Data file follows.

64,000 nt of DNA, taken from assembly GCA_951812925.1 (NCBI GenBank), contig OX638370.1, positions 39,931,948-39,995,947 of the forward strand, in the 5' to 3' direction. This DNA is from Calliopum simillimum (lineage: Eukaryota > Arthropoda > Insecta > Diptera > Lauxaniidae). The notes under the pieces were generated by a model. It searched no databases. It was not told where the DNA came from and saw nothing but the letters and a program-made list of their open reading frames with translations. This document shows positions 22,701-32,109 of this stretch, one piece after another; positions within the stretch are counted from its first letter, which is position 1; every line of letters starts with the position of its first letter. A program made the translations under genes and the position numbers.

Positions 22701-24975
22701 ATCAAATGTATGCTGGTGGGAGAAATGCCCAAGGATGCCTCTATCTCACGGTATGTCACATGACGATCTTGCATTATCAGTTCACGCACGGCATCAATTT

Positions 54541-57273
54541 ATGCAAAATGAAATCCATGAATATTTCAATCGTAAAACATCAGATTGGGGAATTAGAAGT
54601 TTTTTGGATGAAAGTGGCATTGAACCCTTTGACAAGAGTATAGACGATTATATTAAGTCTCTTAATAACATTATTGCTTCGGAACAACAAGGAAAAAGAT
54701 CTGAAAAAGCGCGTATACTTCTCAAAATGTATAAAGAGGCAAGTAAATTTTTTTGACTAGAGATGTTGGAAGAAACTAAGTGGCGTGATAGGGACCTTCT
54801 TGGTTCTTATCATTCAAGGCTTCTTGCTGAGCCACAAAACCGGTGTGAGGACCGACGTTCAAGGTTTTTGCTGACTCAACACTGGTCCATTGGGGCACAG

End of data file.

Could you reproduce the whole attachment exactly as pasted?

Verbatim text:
64,000 nt of DNA, taken from assembly GCA_951812925.1 (NCBI GenBank), contig OX638370.1, positions 39,931,948-39,995,947 of the forward strand, in the 5' to 3' direction. This DNA is from Calliopum simillimum (lineage: Eukaryota > Arthropoda > Insecta > Diptera > Lauxaniidae). The notes under the pieces were generated by a model. It searched no databases. It was not told where the DNA came from and saw nothing but the letters and a program-made list of their open reading frames with translations. This document shows positions 22,701-32,109 of this stretch, one piece after another; positions within the stretch are counted from its first letter, which is position 1; every line of letters starts with the position of its first letter. A program made the translations under genes and the position numbers.

Positions 22701-24975
22701 ATCAAATGTATGCTGGTGGGAGAAATGCCCAAGGATGCCTCTATCTCACGGTATGTCACATGACGATCTTGCATTATCAGTTCACGCACGGCATCAATTT

Positions 54541-57273
54541 ATGCAAAATGAAATCCATGAATATTTCAATCGTAAAACATCAGATTGGGGAATTAGAAGT
54601 TTTTTGGATGAAAGTGGCATTGAACCCTTTGACAAGAGTATAGACGATTATATTAAGTCTCTTAATAACATTATTGCTTCGGAACAACAAGGAAAAAGAT
54701 CTGAAAAAGCGCGTATACTTCTCAAAATGTATAAAGAGGCAAGTAAATTTTTTTGACTAGAGATGTTGGAAGAAACTAAGTGGCGTGATAGGGACCTTCT
54801 TGGTTCTTATCATTCAAGGCTTCTTGCTGAGCCACAAAACCGGTGTGAGGACCGACGTTCAAGGTTTTTGCTGACTCAACACTGGTCCATTGGGGCACAG